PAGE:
High Schoolers getting a “Gap Year”? College Application preparedness in the age of COVID.

May 29, 2020

Contagion. Outbreak. Containment. Viral. The Hot Zone. Not just movies any more, these are the realities on the ground (or soon to be) for most of us today. As schools and colleges shut down, and the economy grinds to a (temporary) halt, college admissions may not be top of mind for many. But unlike the toilet-paper crisis of 2020 ;^), which is likely just a passing phase, if you’re caught unprepared for college applications and the additional diligence they will require, the impact will be much more serious and far reaching.

Transcripts. Standardized Test Scores. Recommendations. Extracurricular Activities. Essays. These are the main components of a college application. And the sooner you adapt to the new realities for each of them in the post-Covid, social-distancing world, the better prepared you will be for what may be the single most life-altering trajectory of your life.

Transcripts reflect schoolwork. As schools shut down, or shift to remote instruction, it puts even more burden on students to be disciplined and diligent in keeping up with their studies. Without close supervision from teachers, it is all too easy to fall into a routine that is more relaxed. Take the time at home to explore your interests on the web and develop deeper understanding in areas of particular interest. Pay attention if you do have remote classes, and stay engaged throughout the session. Do your homework even if it is optional, so you can ask better questions in the next session. Search for opportunities to work remotely – in today’s knowledge economy, many such opportunities are available to motivated and driven students. If you’re interested in healthcare, for example, make contact with academics and clinicians researching in your field, and offer to be a remote resource to help them during this stressful period where they have resource constraints.

Standardized Test Centers are shutting down – tests are being canceled. Perhaps they’ll reopen but with a limited schedule to limit crowding, so stay on top of those dates and prepare using online resources like Khan Academy and others, so you’re ready and flexible about your dates when they do become available. You don’t want to miss out on a year due to inflexibility on this front. Keep in mind that if the crisis persists, colleges may reduce classes as well, and the class of 2020 may have to compete with the class of 2021 for the same few spots in colleges.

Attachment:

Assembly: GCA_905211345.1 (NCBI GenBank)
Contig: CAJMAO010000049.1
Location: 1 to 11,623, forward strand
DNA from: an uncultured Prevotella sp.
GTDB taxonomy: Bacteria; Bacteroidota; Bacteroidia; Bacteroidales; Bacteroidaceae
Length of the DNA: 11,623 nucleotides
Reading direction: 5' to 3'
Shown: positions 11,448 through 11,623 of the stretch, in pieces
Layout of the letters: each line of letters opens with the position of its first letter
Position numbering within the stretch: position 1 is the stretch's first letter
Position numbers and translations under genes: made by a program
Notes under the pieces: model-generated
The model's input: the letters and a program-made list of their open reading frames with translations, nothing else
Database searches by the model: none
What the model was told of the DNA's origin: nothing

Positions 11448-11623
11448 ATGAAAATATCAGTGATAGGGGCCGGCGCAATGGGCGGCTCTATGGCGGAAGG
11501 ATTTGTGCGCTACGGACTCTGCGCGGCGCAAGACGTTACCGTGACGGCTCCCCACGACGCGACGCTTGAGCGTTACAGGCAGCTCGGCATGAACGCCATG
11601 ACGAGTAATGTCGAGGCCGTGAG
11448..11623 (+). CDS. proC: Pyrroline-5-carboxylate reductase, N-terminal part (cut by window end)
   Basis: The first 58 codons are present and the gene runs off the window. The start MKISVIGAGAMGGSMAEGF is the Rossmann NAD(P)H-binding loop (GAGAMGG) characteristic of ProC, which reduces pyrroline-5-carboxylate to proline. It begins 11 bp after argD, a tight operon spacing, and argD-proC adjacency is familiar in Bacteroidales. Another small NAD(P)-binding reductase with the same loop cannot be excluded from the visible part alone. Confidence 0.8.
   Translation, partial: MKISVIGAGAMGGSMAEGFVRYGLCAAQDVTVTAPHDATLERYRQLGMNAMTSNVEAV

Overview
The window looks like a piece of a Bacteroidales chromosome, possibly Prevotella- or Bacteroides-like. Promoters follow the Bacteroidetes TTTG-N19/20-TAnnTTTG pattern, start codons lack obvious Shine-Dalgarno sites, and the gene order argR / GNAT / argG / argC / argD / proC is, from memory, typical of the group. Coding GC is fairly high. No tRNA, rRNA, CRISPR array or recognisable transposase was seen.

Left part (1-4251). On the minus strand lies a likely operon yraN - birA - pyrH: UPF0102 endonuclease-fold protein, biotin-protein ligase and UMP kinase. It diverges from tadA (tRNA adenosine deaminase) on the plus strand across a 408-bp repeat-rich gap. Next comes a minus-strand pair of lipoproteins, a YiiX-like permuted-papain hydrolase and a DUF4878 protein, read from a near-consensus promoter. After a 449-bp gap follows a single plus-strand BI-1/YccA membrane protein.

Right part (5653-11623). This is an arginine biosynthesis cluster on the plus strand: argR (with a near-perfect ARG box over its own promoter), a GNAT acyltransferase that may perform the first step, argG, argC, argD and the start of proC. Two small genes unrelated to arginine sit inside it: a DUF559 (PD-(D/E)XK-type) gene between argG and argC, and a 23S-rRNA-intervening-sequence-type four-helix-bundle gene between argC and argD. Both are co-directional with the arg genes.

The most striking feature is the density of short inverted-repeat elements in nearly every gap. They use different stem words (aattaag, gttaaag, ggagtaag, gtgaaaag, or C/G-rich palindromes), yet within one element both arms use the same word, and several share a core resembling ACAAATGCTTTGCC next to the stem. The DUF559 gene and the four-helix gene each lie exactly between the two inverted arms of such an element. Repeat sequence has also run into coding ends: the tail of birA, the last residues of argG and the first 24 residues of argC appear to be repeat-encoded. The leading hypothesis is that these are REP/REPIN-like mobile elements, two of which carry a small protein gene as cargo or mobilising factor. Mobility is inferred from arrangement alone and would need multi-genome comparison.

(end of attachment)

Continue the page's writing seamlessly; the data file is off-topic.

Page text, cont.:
Recommendations are perhaps the most influential of the components of a college application, and the effective ones reflect the relationships you have with your teachers and coaches and their insights into your unique strengths. It is challenging to keep in touch with them under today’s conditions, but critical to stay top of mind, and to remind them of your accomplishments and contributions in the classroom and in the team. Use online platforms like spikeview that are specifically designed for such interaction. You may need to request your coach or teacher for an one-line recommendation to encourage them to join, but once they have, it makes it easy to expose your profile in a favorable way and stay top of mind with occasional posts and interactions.

Extracurricular activities are severely restricted. But that doesn’t mean you need to drop the ball. Take a leadership role and found an online Group or Club – becoming an officer of a club that is keeping your team or cohort connected and informed is way more effective at showing commitment and drive than the occasional random Insta or Snapchat interaction.

Essays – you’ll have lived through an interesting experience – ask yourself if you made the best of it. Did you help someone in need. Did you offer to get groceries for your elderly neighbor on your weekly run to the store? Did you walk the dog for someone under the weather. In times of stress, character is revealed – be the best version of yourself, and it will reflect in all aspects of your life, and will show through in your college essays as well.

We will all do more online to get through this crisis. The platforms you use and spend time on now will make a big difference. Keep your privacy in mind, and keep parents involved and updated. Those who are diligent about building out and leveraging an online profile to connect with others, show leadership, and highlight their strengths will be very well positioned when life does get back to normal.